How to play with flat palm?

Home Forums Teaching the Harp How to play with flat palm?

Viewing 8 posts - 1 through 8 (of 8 total)
  • Author
  • #86143
    Emily Rose

    Over some of the notes in the left hand of


    No, the technique in the video is called a harmonic and is denoted by a small, unfilled circle above the note. The technique name you are looking for is an étouffez. (also spelled etouffee) The execution of this technique is only possible with the left hand. (as I have learned it) Go


    Who is that idiot in the video??? She calls a harmonic an open palm technique?? And then talks about an open palm glissando as being related to a harmonic??? I’ve never seen such an idiotic confusing explanation for harp technique in my life!

    What you are referring to, the little + sign over a left hand note, is a type of left hand muffling. But you need a teacher (in the room) to explain this technique and teach you to do it. Videos on the internet and written explanations here are not a way to learn to play the harp, or any other instrument for that matter.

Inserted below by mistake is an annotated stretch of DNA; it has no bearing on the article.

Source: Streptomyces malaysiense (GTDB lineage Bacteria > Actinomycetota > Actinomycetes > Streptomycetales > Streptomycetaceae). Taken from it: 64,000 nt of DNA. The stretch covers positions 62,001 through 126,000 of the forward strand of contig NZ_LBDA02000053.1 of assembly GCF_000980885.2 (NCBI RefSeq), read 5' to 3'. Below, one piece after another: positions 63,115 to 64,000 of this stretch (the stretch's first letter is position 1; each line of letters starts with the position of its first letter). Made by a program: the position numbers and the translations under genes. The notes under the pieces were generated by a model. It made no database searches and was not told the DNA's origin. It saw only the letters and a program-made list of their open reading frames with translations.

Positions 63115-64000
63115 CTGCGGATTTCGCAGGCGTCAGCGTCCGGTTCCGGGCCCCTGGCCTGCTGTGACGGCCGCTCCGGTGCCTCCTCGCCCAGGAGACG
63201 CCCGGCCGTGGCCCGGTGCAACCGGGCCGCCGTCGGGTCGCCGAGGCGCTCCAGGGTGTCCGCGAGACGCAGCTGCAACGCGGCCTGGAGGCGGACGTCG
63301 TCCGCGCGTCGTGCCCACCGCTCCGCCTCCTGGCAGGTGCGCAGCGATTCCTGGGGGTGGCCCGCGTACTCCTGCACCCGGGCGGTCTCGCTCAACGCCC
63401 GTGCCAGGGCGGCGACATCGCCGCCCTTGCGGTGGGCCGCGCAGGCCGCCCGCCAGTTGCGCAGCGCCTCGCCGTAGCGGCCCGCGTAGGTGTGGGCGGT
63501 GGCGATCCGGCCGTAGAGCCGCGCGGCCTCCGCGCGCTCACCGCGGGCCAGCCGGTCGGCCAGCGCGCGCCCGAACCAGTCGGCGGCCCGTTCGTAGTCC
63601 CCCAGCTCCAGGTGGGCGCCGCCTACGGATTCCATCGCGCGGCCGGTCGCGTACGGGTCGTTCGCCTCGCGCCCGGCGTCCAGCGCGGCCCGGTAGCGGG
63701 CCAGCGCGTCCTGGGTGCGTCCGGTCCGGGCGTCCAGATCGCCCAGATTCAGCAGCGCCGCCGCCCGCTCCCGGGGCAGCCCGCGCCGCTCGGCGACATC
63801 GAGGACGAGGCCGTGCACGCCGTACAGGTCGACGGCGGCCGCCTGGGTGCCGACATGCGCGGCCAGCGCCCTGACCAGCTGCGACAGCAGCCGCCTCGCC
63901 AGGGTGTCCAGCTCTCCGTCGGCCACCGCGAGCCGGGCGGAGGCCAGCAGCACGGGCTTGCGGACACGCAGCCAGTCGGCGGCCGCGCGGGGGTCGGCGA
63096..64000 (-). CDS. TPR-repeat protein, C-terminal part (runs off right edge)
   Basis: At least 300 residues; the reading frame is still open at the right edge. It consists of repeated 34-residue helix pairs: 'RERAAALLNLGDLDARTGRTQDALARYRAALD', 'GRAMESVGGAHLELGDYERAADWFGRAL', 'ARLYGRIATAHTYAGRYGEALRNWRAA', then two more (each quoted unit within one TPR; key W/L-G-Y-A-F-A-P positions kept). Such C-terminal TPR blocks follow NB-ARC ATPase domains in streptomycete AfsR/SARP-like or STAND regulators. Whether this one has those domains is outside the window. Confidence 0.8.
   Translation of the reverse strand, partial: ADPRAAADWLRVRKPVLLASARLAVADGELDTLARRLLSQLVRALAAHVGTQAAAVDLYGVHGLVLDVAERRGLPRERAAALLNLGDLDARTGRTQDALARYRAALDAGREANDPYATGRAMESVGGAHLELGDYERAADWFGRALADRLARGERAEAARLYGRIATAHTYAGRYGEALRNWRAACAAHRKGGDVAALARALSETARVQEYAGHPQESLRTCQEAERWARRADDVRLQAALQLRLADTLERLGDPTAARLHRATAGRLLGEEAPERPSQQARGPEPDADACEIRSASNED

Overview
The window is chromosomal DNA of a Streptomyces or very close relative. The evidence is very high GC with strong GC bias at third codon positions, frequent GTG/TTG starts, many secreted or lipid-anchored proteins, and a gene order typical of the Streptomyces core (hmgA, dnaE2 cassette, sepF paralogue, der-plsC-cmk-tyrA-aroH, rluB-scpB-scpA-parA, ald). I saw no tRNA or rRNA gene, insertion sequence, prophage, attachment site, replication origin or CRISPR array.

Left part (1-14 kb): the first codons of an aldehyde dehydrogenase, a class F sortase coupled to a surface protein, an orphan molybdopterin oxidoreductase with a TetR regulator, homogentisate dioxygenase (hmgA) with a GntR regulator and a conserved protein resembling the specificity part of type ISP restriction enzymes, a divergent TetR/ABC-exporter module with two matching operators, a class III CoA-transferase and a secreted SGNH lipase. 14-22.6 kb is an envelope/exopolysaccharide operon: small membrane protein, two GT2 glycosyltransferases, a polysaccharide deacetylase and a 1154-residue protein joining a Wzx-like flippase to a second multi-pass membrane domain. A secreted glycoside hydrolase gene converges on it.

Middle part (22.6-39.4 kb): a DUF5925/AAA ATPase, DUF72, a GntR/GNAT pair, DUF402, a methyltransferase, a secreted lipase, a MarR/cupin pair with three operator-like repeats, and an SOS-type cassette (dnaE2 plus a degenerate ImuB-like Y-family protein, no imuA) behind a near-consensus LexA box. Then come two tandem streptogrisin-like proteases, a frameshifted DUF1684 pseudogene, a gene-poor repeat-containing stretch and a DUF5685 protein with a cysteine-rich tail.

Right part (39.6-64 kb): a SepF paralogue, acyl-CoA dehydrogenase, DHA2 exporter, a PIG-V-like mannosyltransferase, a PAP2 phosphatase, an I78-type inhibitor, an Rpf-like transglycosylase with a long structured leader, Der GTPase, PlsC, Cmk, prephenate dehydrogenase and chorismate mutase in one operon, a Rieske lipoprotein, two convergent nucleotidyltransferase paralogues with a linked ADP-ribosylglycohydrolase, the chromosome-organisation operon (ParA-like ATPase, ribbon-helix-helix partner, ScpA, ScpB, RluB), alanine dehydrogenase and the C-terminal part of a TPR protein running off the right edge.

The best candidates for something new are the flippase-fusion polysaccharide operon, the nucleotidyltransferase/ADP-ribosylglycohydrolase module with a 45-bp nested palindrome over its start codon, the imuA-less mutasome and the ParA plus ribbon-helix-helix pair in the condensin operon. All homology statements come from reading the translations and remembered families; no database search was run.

I think that the + is more of a separated sound than completely staccato or etouffe.

    Mel Sandberg

    I also looked at that video.


    That’s a Salvi Arianna concert grand, and yes, she does appear to be rather tall.

    I watched part of some of the other videos. Her delivery sounds like she’s speaking “off the cuff” rather than from a script. Among other things, she said Salvi and Lyon & Healy have been building harps for 150 years. That’s incorrect. Lyon & Healy built their first harp in 1889 and Salvi in 1954.

    Many of us occasionally have posted information we thought was accurate and have recanted when we found we were wrong. It seems careless to make “instructional videos” with misinformation which can be so easily checked. Just my opinion, which is not worth much.


    A flat palm glissando is new to me. Her technique gives a very muted sound and reminds me more of


    A plus sign in Grandjany’s music means to play with your thumb and a flat palm to muffle the bass notes underneath it.

Viewing 8 posts - 1 through 8 (of 8 total)
  • You must be logged in to reply to this topic.